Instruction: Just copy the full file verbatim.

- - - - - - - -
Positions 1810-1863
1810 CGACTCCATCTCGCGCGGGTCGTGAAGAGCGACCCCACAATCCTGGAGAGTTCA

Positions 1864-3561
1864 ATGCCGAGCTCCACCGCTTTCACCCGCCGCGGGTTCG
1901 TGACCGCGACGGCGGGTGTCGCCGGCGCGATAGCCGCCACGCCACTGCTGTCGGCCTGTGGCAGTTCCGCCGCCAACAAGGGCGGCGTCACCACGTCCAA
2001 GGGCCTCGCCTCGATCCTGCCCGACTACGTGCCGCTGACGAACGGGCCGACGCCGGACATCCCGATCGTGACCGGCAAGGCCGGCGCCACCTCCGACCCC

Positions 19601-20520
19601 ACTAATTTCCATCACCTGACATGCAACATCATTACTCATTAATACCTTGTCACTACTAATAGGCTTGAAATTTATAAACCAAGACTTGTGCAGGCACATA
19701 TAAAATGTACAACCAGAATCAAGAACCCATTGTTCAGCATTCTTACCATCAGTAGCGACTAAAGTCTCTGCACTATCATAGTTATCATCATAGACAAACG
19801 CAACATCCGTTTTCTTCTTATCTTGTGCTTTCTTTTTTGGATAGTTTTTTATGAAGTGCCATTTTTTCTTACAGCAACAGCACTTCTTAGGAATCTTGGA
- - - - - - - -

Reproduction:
Positions 1810-1863
1810 CGACTCCATCTCGCGCGGGTCGTGAAGAGCGACCCCACAATCCTGGAGAGTTCA

Positions 1864-3561
1864 ATGCCGAGCTCCACCGCTTTCACCCGCCGCGGGTTCG
1901 TGACCGCGACGGCGGGTGTCGCCGGCGCGATAGCCGCCACGCCACTGCTGTCGGCCTGTGGCAGTTCCGCCGCCAACAAGGGCGGCGTCACCACGTCCAA
2001 GGGCCTCGCCTCGATCCTGCCCGACTACGTGCCGCTGACGAACGGGCCGACGCCGGACATCCCGATCGTGACCGGCAAGGCCGGCGCCACCTCCGACCCC

Positions 19601-20520
19601 ACTAATTTCCATCACCTGACATGCAACATCATTACTCATTAATACCTTGTCACTACTAATAGGCTTGAAATTTATAAACCAAGACTTGTGCAGGCACATA
19701 TAAAATGTACAACCAGAATCAAGAACCCATTGTTCAGCATTCTTACCATCAGTAGCGACTAAAGTCTCTGCACTATCATAGTTATCATCATAGACAAACG
19801 CAACATCCGTTTTCTTCTTATCTTGTGCTTTCTTTTTTGGATAGTTTTTTATGAAGTGCCATTTTTTCTTACAGCAACAGCACTTCTTAGGAATCTTGGA